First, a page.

CEDU, as the drug institute is called, was the brainchild of Mel Wasserman, a Palm Springs furniture store owner who had sponsored recovering addicts at Synanon, a drug rehab program, at its facility in Santa Monica. In the late '60s, as Synanon developed cult-like trappings, Wasserman founded his own center for troubled teens in bucolic Running Springs, west of Big Bear. Its goals included liberating the "spirit of the child" and creating "a safe and healthy environment for making new choices." Wasserman eschewed Synanon's confrontational approach to therapy.
"We were building character by instilling a strong work ethic," says Michael Rosen, a former CEDU staff member. "You would see what you were like through the eyes of other people. You really got strong feedback on how the world perceived you."
Rosen met Mark Hartman when the boy had been at CEDU for about six months. "He was the sweetest kid I ever met, but he had no skills," he recalls. "He was not sophisticated in any way." His style of dress was T-shirt and jeans. But Mark was interested in the fund-raising program that Rosen had started to supplement CEDU's meager public subsidies. He accompanied other CEDU students on fund- raising trips to upscale Southern California communities, dressed in a suit and armed with his pitch.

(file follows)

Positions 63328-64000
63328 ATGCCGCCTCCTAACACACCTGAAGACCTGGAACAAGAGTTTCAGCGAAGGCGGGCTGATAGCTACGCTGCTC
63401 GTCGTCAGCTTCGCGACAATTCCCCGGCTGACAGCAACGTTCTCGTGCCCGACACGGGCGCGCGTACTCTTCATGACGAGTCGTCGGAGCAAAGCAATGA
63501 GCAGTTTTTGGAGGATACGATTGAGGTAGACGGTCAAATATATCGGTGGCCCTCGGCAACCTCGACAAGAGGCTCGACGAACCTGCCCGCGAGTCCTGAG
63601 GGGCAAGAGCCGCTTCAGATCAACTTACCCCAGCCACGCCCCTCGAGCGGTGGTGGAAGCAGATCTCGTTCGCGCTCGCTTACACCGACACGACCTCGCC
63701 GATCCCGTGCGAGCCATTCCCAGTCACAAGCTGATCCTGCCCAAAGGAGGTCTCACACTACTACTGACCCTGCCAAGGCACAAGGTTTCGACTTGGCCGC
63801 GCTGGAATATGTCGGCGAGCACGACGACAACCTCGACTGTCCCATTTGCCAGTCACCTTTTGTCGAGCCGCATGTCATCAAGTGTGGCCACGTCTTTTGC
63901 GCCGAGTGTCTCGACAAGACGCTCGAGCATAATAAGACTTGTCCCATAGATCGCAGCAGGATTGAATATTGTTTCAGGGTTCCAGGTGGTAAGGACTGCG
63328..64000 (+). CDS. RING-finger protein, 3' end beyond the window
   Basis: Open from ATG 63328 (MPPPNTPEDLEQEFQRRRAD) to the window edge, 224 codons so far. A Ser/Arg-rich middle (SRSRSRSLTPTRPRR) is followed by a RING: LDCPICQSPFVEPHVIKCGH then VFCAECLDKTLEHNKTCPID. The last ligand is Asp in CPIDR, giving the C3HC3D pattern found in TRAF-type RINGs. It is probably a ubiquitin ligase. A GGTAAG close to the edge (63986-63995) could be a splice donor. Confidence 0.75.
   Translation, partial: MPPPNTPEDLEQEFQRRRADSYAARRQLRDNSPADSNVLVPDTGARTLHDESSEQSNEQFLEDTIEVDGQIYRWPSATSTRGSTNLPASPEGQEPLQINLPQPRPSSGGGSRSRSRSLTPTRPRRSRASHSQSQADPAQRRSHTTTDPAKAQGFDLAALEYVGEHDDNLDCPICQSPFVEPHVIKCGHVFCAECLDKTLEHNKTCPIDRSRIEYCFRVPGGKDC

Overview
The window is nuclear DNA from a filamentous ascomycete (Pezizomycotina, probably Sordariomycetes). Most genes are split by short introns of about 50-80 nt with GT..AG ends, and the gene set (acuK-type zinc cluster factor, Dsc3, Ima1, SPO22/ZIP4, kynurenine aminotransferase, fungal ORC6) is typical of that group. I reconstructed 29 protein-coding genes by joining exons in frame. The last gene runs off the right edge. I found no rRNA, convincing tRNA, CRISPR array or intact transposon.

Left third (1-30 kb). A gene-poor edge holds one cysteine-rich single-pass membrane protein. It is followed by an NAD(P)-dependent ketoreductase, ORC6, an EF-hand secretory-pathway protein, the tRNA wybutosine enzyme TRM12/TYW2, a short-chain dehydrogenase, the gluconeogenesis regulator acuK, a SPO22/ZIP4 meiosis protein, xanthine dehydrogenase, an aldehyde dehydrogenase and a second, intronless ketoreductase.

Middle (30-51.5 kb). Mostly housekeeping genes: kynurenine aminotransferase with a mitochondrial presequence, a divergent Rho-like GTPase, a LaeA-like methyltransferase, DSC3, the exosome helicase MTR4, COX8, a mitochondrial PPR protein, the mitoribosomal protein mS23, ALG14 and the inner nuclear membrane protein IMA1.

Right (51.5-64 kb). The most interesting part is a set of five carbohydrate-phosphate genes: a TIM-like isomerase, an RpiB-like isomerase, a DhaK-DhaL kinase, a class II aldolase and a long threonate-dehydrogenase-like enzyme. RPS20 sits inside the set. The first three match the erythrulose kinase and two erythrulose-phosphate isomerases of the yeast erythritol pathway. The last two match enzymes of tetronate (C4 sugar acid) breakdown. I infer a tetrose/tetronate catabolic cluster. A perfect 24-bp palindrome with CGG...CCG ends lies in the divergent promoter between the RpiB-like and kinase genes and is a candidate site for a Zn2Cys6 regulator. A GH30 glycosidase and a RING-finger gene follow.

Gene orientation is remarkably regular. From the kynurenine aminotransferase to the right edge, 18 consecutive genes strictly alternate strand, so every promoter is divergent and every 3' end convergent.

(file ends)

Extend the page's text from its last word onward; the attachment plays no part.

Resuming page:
"You say, 'I have a story,' " Rosen explains. "You talk about who you are, who you've become. You try to inspire others. It would be no different at CEDU or Herbalife."
On one trip to Beverly Hills, Mark inspired Ronald Reagan, who had recently completed his second term as governor of California, to part with $500. On a visit to a Beverly Hills lawyer's office, he got a rude reception. "The lawyer grabbed him by the collar, threw him out the door, and said, 'I don't see anyone without an appointment,' " says former Herbalife corporate counsel Perry Turner. Undaunted, Mark found a pay phone in the lobby of the building and made an appointment. The lawyer, admiring his chutzpah, duly opened his wallet.
Mark had found his calling as a salesman. "He could project his energy and feelings tremendously," says Rosen. "He was a star at it." Such a star, in fact, that he stayed on for a while as a staff member at CEDU after turning 18.